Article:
From the old folks sitting on their porch to the young guns with their guitars, the Blues has always been music that attracts young and old alike. Quinn Sullivan was 12 years old when his first record, Cyclone, was released. Now, 10 years later, he is putting out his fourth record, Wide Awake. Quinn recently took some time to talk about this record and his career so far.
Please press the PLAY icon for my conversation with Quinn Sullivan –
On taking some time off between records – Well, in some ways I found myself figuring out that it was kind of time for a new chapter in my career. Musically, personally, I was kind of just in a place where I wanted to change things up a little bit, so, I did take some time to just sit and reflect a little bit and kind of decide what I want to do next musically. So that was actually a really nice period of time, I’d say it was a good, probably, six months of that before we started to write the new album. It was definitely needed.
On his band for the record – We had a bunch of very, very cool studio guys on the tracks. We had Abe Laboriel, Jr. playing drums, Aaron Sterling playing drums. We had Paul Peterson playing bass on a few songs and this other guy named Dan Rothschild and Davey Faragher, Michael Landau. I’m probably missing some people but those were the standouts. I mean they were all incredible. I attribute a lot of that to the producer of the record, which is Oliver Lieber. Those guys are all very good friends and he definitely made those connections happen, so I’m super, super lucky to have Oliver’s support regarding that.
On his growth as a songwriter – I feel like the music that I grew up listening to, whether it was the Beatles or whether it was the Allman Brothers Band or any of those classic bands that I grew up listening to. They always seem to have the song be first, before the performance or the guitar playing or any of the other musical parts of it. I feel like the writing was always the focal point and that was important to me on this project to really develop the songwriting a bit more and Oliver helped me with that and the other writers that that wrote with me on this, they also help me with that. So I just considered it a big learning project. So yeah, I definitely felt myself growing a lot more as a songwriter.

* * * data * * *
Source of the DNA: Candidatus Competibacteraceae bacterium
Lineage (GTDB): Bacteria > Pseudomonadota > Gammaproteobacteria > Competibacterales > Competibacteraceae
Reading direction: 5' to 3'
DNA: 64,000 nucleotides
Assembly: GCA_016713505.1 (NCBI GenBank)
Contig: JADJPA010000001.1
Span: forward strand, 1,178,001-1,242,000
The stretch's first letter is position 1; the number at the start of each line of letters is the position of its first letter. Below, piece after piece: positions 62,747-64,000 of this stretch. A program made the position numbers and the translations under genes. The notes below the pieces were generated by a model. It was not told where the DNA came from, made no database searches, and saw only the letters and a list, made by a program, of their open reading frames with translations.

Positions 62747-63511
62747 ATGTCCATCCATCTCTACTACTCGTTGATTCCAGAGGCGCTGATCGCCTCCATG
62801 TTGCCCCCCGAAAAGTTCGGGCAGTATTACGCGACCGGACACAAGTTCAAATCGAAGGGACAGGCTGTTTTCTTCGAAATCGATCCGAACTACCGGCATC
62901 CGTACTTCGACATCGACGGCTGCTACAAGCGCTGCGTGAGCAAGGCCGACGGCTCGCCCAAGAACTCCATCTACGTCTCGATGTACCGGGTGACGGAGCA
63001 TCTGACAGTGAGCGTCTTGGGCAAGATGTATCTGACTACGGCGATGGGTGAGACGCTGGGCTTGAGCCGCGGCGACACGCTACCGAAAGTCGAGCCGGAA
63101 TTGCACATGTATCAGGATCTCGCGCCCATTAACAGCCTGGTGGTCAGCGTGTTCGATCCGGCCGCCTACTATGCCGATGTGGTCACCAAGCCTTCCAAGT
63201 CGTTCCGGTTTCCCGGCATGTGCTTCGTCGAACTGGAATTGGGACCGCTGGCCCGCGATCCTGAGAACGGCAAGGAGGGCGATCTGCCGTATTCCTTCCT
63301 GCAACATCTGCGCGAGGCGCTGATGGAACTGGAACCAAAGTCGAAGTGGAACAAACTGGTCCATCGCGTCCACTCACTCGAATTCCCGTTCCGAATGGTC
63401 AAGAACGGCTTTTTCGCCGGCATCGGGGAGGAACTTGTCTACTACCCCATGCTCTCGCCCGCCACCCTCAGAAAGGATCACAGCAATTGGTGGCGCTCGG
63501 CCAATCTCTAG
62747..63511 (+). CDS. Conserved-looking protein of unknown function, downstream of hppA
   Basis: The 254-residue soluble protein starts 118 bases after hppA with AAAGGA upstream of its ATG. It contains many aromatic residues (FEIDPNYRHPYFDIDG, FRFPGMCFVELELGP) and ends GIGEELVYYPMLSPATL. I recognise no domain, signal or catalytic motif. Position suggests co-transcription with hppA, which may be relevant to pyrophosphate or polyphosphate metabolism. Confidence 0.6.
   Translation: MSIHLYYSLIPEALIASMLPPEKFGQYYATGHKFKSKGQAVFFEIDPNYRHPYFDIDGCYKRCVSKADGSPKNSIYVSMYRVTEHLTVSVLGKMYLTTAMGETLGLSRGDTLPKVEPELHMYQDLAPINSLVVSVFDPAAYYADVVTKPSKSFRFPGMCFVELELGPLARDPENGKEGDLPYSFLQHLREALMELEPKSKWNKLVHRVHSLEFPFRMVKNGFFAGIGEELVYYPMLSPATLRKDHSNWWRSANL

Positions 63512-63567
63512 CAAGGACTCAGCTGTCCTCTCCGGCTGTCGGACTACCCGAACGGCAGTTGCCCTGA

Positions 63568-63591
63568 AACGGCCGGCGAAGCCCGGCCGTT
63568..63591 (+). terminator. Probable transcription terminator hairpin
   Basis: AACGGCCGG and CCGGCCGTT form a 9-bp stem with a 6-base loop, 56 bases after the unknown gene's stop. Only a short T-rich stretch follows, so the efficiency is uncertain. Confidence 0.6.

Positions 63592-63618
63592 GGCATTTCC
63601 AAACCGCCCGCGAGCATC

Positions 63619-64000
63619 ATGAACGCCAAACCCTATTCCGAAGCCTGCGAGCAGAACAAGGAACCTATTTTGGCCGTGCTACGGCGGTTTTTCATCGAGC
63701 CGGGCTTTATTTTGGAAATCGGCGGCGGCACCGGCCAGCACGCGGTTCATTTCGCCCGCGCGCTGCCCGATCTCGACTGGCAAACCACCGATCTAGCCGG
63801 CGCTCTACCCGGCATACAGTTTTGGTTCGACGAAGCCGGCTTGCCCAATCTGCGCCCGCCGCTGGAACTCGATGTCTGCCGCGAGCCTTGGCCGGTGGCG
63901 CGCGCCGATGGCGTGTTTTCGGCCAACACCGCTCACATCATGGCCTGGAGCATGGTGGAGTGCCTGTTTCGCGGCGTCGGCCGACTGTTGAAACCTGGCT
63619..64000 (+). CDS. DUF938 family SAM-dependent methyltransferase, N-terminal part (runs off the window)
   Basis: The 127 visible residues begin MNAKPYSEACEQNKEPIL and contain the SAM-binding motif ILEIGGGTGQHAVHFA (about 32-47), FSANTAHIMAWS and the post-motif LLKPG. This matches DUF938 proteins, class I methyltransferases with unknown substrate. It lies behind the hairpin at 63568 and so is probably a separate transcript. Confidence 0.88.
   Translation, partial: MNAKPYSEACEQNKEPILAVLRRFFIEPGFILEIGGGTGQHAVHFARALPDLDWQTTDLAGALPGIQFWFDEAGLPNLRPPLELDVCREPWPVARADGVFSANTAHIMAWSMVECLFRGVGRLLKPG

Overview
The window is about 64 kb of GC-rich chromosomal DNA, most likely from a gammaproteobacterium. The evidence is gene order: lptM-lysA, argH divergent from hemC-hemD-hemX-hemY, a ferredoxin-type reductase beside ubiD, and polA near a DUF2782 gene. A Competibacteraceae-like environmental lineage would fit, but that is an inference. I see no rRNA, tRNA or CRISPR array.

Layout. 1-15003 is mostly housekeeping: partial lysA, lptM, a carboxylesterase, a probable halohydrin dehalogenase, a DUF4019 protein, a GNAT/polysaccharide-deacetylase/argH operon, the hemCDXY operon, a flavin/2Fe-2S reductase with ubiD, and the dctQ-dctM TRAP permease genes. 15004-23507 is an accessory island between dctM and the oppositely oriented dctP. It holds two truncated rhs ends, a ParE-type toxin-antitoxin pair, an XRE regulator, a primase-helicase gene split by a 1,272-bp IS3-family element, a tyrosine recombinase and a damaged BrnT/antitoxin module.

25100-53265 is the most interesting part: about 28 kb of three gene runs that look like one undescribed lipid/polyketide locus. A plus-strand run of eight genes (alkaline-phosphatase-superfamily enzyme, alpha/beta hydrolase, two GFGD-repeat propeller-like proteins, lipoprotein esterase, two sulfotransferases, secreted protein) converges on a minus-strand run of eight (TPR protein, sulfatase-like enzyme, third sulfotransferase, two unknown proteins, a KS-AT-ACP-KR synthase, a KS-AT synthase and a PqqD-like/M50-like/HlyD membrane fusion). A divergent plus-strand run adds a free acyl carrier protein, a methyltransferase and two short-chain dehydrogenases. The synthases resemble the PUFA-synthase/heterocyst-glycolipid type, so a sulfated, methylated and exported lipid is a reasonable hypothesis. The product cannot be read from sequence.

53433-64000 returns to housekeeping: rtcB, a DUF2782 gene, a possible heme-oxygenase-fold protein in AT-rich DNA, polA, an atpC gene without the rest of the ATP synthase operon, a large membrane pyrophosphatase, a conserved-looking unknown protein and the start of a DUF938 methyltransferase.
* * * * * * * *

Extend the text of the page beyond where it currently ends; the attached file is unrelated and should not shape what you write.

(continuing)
On adding rock and pop elements to his blues background – I feel myself just growing more and more every day and I think that was just kind of a natural path that my music has taken. I didn’t really think about it too much. I try not to think about anything I’m doing too much. I try to let it happen organically and naturally because I feel like the best music gets created when all those things line up. I’m happy with the way things are turning out for me now. Musically, I’m proud of it.
On being old enough to appreciate having played with the blues masters – I think I was in a way. I am always was so grateful for the opportunities that I got. At the end of the day, I always go back to those influences. That’s the backbone of what I do and that will always be a big, big part of me. I think I’m understanding it more now as I get older. As I look at the older videos and pictures of that time in my life, I’m kind of like, “Damn, all of that happened!” It’s kind of crazy to think about. It’s been a whirlwind of great adventures so far.
On growing and evolving the blues – I think it’s just, it’s the heart and soul of all music. For me, it’s just the backbone all great music is the blues. So, my earlier influences were that style of music. I feel like that’s just the most honest music. It just connects most of the people. It’s been very exciting to grow with that and to develop my own sound.
On creating a modern-sounding blues record – I’m super, super proud that I was able able to do that. My goal is always been to get younger people into great music. Because I think a lot of younger people get trapped in what’s popular, what pop is right now, or the trend of the day. I’ve always just been a person that’s followed what I love and never did anything because it was trendy or because it was cool or anything like that. I think you make your best music when you follow your, it kind of sounds cliché, but when you follow your heart. To me, the best music that you can make is when you follow your heart. So that’s definitely been in the back of my mind as I continue with this.
On defining success – I define success, I think, a million different ways but the one way I would define it is just doing what you love to do, having that in the back of your head. Because like I said before you don’t want to be doing anything for the wrong reasons. Success is varies for different people. Some people want ten thousand Grammy Awards, some people just want to be able to make a living doing it. I think I live somewhere in between that, where I want to, obviously, achieve those goals and achieve success in that way, but also at the end of the day, I just want to be a touring musician that’s able to, you know, make a living for this for the rest of my life. You try not to get away from the original reason why you got into this business. The original reason is so you can be an artist and make music and write songs. Success is when you can make a living doing something, that you really love and are passionate about.
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